Although the output of the rotor 22, 24, 26 has been indicated as applied to drive an electric generator 40, this rotational output may be utilized in any other manner desired, since rotation of a shaft to obtain useful output is well known for a variety of different applications.

    The foregoing description of the preferred embodiment of the invention is to be considered as illustrative and not as limiting. Various changes and modifications will occur to those skilled in the art for performing substantially the same function, in substantially the same way, to achieve substantially the same result without departing from the true scope of the invention as defined in the appended claims.

    Claims ( 20 )

    a hollow rotor having a central axis and made of heat conductive material, said rotor mounted for rotation about its axis in said housing, said rotor further having a plurality of outlet jets located about the periphery of said rotor and oriented to cause rotation of said rotor when steam issues from said outlet jets, and said rotor further having an inlet for supplying working fluid to the interior thereof;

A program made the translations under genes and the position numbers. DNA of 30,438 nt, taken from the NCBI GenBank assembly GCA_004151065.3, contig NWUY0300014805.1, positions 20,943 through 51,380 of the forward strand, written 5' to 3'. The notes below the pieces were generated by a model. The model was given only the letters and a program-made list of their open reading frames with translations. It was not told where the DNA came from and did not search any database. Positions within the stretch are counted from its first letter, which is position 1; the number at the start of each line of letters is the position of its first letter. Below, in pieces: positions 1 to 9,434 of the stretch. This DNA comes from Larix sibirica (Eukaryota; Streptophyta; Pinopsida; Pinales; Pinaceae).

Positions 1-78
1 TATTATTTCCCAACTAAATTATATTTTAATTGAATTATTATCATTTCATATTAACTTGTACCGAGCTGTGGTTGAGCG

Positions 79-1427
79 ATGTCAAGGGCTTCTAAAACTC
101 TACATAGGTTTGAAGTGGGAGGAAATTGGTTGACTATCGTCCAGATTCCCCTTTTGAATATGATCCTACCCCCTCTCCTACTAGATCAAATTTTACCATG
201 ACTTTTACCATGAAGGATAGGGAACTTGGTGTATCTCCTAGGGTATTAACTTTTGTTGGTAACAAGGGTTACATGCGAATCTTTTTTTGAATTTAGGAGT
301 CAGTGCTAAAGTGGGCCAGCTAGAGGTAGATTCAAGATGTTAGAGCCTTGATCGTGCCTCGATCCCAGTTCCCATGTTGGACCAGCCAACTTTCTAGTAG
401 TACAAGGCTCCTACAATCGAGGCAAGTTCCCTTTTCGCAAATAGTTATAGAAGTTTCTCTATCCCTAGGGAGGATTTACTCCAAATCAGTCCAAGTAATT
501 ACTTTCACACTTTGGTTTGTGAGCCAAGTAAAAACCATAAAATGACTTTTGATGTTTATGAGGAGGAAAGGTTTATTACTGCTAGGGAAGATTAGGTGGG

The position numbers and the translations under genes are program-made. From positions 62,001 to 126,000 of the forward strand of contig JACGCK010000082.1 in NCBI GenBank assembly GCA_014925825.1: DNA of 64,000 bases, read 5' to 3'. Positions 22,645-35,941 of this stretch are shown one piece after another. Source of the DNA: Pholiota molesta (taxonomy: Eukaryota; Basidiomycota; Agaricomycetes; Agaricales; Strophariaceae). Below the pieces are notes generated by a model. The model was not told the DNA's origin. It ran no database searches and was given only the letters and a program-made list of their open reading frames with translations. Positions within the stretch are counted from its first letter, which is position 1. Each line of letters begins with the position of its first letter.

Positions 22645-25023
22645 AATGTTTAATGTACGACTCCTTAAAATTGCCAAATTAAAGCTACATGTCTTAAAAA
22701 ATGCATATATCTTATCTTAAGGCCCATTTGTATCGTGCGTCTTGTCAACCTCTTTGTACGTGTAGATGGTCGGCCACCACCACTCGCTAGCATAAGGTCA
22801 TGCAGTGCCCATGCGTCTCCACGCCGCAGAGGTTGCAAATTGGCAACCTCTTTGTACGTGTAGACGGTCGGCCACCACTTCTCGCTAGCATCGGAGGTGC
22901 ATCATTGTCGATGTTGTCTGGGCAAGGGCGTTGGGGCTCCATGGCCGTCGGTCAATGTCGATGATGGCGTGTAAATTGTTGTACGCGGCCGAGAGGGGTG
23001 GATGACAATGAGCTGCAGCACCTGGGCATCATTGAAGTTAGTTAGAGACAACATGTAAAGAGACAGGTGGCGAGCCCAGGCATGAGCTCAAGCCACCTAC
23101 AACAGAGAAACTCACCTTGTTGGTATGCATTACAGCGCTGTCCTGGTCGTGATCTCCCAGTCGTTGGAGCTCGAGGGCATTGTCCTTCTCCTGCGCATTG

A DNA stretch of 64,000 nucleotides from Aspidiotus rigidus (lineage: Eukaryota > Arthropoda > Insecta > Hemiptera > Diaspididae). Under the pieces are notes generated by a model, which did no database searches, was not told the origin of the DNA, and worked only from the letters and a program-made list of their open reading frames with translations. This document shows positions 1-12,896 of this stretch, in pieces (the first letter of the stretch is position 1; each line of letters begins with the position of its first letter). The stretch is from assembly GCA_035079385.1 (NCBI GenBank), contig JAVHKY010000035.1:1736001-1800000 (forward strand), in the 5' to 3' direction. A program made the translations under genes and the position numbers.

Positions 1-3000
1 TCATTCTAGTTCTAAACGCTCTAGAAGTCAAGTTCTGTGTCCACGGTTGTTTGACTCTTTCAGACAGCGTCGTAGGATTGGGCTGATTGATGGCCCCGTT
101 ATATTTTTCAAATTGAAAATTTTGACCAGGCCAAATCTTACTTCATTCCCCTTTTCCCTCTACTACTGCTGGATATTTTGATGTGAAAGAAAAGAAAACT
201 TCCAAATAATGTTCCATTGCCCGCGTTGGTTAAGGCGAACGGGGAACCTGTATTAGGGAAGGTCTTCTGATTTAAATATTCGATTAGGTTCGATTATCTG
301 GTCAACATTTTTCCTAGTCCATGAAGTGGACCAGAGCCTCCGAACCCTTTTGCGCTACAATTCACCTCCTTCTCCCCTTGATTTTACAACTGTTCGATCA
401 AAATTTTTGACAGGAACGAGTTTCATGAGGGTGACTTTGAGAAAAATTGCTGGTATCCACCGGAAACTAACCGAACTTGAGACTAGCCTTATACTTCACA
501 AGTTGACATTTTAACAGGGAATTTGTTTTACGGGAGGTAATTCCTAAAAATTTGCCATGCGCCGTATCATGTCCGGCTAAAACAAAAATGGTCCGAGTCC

at least one lens mounted in said first end of said housing to FOCUS solar radiation on said rotor to heat the working fluid therein, producing steam within said rotor whereby said steam issues from said outlet jets.

    The combination according to claim 1 wherein said rotor is mounted in a hollow sealed compartment for containing steam and working fluid exiting from said nozzles; and

    fresnel, solar, steam, generator

    The combination according to claim 1 wherein said at least one lens comprises a plurality of Fresnel lenses mounted in the same plane in said first end of said housing.

    The combination according to claim 1 wherein said plurality of said outlet jets are located at equal distance intervals about the periphery of said rotor.

    The combination according to claim 1 wherein said inlet of said rotor is located on the central axis of said rotor.

    The combination according to claim 1 wherein said inlet of said rotor is located on the central axis of said rotor.